In Material Science, what is a primitive cell when speaking crystals.
Welcome to PF,
Did you try googling: "primitive cell crystal"?
I did but I'm getting confused by the definition of a Primitive Unit Cell and a Unit Cell.
I know what a unit cell is, I wanted to find out what a primitive unit cell is so I can distinguish the 2 myself
A primitive cell is the smallest cell you can use to build up your crystal by simple repetition. The choice is not unique. In fact there is an infinite number of possible choices, but they turn out to all have the same volume.
In some cases like FCC or BCC one often uses a "conventional" unit cell that is bigger than a primitive one. This is done because the conventional unit cell more intuitively shows the symmetry of the crystal.
In the end, if you do your math correctly, the choice does not matter.
Primitive unit cell contains only one lattice point while conventional unit cell have more than one point, and as said by M Quack are usually considered for symmetry purpose.
That is how is defined in my book. Thus, the disadvantage of using a primitve cell is that how you can only have one lattice point inside of, sometimes you will get a pretty weird shaped cell. If you are more flexible, and if you decide to have more lattice points inside of your unit cell, you can get a better shape. For instance, if you use a cube with for lattice points, you can describe the Bravais lattice of a FCC very nicely. However, if you try to describe this very same lattice with a primitive cell, you will get a very weird thing.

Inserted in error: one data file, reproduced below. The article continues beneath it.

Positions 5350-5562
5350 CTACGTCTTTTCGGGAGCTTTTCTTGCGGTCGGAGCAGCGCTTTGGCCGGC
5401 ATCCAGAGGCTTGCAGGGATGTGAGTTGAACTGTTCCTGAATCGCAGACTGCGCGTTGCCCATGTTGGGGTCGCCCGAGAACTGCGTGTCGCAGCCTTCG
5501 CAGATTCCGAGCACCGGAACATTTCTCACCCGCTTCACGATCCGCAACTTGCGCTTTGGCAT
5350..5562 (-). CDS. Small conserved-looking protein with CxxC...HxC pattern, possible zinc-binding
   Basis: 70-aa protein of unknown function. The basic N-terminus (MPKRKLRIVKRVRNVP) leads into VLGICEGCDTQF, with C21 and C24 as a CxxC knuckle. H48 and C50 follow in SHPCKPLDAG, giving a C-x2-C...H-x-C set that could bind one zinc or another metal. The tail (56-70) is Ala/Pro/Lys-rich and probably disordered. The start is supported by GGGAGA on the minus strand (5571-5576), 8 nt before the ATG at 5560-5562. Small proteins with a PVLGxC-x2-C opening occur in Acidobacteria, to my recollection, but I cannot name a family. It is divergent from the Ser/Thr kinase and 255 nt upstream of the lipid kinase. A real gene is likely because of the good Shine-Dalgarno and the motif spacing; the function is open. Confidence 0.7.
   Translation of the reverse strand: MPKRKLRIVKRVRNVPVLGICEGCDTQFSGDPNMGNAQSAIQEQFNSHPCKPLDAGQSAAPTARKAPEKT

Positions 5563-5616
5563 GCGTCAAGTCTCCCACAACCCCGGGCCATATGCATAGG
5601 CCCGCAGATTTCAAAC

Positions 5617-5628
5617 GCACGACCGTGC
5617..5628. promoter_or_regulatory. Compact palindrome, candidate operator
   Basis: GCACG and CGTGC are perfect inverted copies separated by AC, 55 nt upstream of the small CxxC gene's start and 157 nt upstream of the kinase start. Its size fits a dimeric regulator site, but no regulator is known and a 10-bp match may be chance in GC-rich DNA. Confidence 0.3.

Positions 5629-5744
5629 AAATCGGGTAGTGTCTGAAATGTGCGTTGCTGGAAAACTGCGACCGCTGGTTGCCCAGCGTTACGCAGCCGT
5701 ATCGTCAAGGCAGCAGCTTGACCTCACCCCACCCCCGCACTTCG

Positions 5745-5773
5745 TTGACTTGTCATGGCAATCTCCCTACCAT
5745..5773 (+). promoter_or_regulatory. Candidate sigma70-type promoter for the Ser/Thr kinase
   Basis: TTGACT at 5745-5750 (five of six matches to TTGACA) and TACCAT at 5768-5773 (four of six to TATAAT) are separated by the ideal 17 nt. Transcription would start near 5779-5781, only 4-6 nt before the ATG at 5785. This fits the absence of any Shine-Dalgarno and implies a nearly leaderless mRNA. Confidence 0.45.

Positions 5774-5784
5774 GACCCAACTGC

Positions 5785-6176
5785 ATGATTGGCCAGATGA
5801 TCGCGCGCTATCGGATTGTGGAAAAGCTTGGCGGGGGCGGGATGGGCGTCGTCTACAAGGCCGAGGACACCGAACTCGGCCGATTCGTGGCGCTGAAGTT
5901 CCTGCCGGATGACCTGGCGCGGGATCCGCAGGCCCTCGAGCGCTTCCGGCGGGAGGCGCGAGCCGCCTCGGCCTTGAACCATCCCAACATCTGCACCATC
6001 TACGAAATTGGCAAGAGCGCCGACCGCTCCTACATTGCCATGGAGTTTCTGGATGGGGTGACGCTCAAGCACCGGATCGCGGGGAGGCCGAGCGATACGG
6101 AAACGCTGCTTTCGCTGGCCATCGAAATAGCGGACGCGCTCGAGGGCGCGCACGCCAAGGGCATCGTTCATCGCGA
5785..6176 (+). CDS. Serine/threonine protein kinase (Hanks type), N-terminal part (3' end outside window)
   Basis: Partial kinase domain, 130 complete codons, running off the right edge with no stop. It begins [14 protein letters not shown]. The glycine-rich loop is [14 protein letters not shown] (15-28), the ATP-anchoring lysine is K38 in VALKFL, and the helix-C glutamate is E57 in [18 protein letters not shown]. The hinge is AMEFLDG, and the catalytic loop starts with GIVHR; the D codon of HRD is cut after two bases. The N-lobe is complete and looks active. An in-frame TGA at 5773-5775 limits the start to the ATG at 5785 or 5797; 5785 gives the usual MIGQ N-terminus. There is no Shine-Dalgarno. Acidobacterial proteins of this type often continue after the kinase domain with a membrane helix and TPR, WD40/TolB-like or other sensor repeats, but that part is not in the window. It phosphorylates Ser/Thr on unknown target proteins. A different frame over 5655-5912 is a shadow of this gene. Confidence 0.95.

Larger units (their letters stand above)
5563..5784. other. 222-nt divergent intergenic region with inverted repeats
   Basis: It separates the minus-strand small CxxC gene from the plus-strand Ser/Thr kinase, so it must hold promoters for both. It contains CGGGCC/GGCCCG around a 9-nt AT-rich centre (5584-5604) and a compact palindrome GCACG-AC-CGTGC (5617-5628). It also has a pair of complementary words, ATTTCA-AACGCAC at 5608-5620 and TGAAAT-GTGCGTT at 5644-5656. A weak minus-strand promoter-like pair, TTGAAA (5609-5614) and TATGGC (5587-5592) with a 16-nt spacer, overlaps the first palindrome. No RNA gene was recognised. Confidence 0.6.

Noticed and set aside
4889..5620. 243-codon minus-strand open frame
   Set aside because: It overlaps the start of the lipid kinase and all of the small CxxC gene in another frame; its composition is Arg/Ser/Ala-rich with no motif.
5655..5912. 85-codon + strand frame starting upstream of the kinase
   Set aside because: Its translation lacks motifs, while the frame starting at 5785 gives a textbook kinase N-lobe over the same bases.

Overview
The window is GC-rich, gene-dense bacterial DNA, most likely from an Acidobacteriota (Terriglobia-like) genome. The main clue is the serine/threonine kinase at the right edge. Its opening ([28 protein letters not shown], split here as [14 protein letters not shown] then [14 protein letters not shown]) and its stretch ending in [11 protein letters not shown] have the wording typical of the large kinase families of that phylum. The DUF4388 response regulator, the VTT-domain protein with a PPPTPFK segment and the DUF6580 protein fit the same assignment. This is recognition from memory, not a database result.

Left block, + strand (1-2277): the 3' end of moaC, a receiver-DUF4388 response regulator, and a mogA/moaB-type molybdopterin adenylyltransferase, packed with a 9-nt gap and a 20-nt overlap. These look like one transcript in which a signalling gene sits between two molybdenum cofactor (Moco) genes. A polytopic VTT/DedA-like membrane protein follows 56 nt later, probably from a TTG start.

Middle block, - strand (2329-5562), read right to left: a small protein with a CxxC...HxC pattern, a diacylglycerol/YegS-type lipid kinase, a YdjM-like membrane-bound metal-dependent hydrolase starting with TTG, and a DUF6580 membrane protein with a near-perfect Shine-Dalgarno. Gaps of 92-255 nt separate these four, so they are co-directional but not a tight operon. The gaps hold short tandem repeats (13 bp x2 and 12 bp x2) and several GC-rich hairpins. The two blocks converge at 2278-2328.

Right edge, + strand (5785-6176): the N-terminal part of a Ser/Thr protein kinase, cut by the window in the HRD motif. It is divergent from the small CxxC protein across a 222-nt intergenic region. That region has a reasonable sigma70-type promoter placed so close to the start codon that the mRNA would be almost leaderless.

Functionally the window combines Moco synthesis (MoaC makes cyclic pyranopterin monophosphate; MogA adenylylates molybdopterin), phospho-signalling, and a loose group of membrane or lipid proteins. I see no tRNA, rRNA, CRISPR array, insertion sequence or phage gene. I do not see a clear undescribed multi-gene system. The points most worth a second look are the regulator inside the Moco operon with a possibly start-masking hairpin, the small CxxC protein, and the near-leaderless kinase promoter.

Please, let me know if that helped you. I am also studying this subject, so we could discuss it together in more depth.
You can choose a Wigner-Seitz cell that is primitive and has the full symmetry of the lattice. I think one reason of using conventional unit cells is that it sometimes makes simpler the calculations.
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